On 09.01.2012 15:44, Simon Riggs wrote:
> On Sat, Jan 7, 2012 at 9:31 AM, Heikki Linnakangas
> <heikki(dot)linnakangas(at)enterprisedb(dot)com> wrote:
>> Anyway, here's a new version of the patch. It no longer busy-waits for
>> in-progress insertions to finish, and handles xlog-switches. This is now
>> feature-complete. It's a pretty complicated patch, so I would appreciate
>> more eyeballs on it. And benchmarking again.
> Took me awhile to understand why the data structure for the insertion
> slots is so complex. Why not have slots per buffer? That would be
> easier to understand and slots are very small.
Hmm, how would that work?
> Can we avoid having spinlocks on the slots altogether? If we have a
> page number (int) and an LSN, inserters would set LSN and then set
> page number. Anybody waiting for slots would stop if page number is
> zero since that means its not complete yet. So readers look at page
> number first and aren't allowed to look at LSN without valid page
The LSN on a slot is set in ReserveXLogInsertLocation(), while holding
the insertpos_lck spinlock. The inserter doesn't acquire the per-slot
spinlock at that point, it relies on the fact that no-one will look at
the slot until the shared nextslot variable has been incremented. The
spinlock is only acquired when updating the pointer, which only happens
when crossing a WAL page, which isn't that performance-criticial, and
when the insertion is finished. It would be nice to get rid of the
spinlock acquisition when the insertion is finished, but I don't see any
easy way around that. The spinlock is needed to make sure that when the
inserter clears its slot, it can atomically check the waiter field.
The theory is that contention on those per-slot spinlocks is very rare.
Profiling this patch with "perf", it looks like the bottleneck is the
> Page number would be useful in working out where to stop when doing
> background flushes, which we need for Group Commit, which is arriving
> soon for this release.
Ok, I'll have to just take your word on that :-). I don't see why Group
Commit needs to care about page boundaries, but the slot data structure
I used already allows you to check fairly how far you write out the WAL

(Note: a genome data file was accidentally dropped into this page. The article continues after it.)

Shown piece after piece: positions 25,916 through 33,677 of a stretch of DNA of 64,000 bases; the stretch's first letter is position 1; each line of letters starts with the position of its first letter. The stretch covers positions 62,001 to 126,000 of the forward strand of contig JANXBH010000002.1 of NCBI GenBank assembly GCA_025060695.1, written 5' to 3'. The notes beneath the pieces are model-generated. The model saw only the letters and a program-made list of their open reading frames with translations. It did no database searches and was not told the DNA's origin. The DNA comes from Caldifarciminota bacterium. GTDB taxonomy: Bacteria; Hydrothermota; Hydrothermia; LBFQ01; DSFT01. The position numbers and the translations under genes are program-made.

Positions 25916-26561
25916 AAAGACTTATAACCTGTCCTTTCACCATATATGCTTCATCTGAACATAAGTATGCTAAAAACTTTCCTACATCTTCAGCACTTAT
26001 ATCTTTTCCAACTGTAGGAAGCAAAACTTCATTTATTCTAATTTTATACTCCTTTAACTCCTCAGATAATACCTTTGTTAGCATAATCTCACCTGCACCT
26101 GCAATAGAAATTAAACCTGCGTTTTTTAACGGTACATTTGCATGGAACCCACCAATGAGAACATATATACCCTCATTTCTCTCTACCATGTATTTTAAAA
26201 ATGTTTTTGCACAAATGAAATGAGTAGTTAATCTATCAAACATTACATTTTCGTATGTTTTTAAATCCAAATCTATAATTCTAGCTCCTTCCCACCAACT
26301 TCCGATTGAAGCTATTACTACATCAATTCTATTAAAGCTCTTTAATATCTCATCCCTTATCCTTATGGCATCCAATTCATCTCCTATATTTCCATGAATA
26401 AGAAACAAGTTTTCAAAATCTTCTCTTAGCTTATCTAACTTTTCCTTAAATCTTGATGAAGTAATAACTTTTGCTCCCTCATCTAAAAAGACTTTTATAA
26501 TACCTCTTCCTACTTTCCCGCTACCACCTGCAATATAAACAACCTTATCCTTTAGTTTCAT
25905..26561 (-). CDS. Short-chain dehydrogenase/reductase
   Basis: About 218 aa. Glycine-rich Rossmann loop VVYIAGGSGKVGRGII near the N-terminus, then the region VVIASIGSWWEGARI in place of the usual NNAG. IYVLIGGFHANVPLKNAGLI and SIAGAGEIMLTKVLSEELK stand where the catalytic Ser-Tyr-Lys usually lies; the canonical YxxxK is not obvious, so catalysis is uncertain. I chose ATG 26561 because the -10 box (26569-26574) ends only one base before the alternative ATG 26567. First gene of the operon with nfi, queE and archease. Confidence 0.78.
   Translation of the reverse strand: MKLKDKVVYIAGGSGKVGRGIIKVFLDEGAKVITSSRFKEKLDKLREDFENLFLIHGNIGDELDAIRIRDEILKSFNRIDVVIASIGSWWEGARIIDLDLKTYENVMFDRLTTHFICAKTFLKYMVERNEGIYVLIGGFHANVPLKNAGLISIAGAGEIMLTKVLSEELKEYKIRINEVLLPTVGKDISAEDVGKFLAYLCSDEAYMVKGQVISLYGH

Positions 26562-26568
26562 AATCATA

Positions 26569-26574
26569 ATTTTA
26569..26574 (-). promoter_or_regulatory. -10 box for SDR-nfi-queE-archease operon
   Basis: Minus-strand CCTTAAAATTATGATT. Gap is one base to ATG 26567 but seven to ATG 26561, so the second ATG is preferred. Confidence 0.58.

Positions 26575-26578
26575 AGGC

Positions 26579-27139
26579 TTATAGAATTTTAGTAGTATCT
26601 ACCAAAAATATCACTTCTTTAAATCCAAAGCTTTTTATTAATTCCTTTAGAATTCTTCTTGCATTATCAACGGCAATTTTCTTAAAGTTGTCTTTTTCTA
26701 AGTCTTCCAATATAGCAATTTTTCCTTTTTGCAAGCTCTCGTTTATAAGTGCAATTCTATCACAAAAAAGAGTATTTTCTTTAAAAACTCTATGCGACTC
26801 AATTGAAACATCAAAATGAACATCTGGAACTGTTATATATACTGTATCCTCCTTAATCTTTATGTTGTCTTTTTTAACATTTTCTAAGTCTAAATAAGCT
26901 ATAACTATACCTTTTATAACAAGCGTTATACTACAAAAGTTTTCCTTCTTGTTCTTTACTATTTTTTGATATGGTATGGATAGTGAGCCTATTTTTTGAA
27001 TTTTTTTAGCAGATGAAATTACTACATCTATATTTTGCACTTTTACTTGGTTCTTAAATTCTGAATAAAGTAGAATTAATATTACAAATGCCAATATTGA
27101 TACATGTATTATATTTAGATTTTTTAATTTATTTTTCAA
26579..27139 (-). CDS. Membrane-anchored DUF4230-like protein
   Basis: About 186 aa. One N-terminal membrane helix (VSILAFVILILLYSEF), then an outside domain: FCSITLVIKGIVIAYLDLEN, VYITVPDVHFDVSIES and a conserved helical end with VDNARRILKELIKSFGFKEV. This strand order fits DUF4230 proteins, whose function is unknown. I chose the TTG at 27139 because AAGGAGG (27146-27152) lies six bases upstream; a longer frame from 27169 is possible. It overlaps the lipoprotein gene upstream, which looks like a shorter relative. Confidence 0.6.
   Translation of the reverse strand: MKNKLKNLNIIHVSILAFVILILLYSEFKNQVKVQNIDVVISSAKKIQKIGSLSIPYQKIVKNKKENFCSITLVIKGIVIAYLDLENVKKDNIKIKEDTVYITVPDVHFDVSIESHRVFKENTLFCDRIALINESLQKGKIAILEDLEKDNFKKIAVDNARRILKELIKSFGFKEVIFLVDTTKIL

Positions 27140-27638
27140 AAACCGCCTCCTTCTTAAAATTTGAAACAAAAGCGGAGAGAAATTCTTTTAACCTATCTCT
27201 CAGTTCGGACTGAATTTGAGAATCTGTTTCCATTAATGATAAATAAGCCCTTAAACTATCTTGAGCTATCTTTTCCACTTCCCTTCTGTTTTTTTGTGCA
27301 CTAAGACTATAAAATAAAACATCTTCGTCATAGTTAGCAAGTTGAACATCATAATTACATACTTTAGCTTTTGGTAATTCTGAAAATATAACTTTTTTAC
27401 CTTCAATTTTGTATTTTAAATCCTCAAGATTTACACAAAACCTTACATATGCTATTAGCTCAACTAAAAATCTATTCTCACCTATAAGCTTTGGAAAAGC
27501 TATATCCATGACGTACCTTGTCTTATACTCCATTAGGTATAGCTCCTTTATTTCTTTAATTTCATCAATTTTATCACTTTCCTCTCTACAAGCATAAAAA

without having to wait for any in-progress insertions to complete.
> Can we also try aligning the actual insertions onto cache lines rather
> than just MAXALIGNing them? The WAL header fills half a cache line as
> it is, so many other records will fit nicely. I'd like to see what
> that does to space consumption, but it might be a useful option at
Hmm, that's an interesting thought. That would mean having gaps in the
in-memory WAL cache, so that when it's written out, you'd need to stitch
together the pieces to form the WAL that's actually written to disk. Or
just leave the gaps in the on-disk format, if we're willing to change
the WAL format for this, but I don't think we want make our WAL any
larger than it already is.
I've written this patch avoiding WAL format changes, but if we're
willing to do that, there's a few things we could do that would help.
For one, the logic in ReserveXLogInsertLocation() that figures out where
in the WAL stream the record begins and where it ends could be made a
lot simpler. At the moment, we refuse to split a WAL record header
across WAL pages, and because of that, the number of bytes occupied by a
WAL record depends on where in the WAL it's written. If we changed that,
reserving space from the WAL for a record that's N bytes long could be
done essentially as "CurrPos += N". There's some complications, like
having to keep track of the prev-link too, but I believe it would be
possible to get rid of the spinlock and implement
ReserveXLogInsertLocation() as a single atomic fetch-and-add instruction.
> GetInsertRecPtr() should return the XLogRecPtr of the latest
> allocation. IMHO that is what we need for checkpoints and the
> walsender doesn't really matter.
Ok. Thanks looking at the patch!
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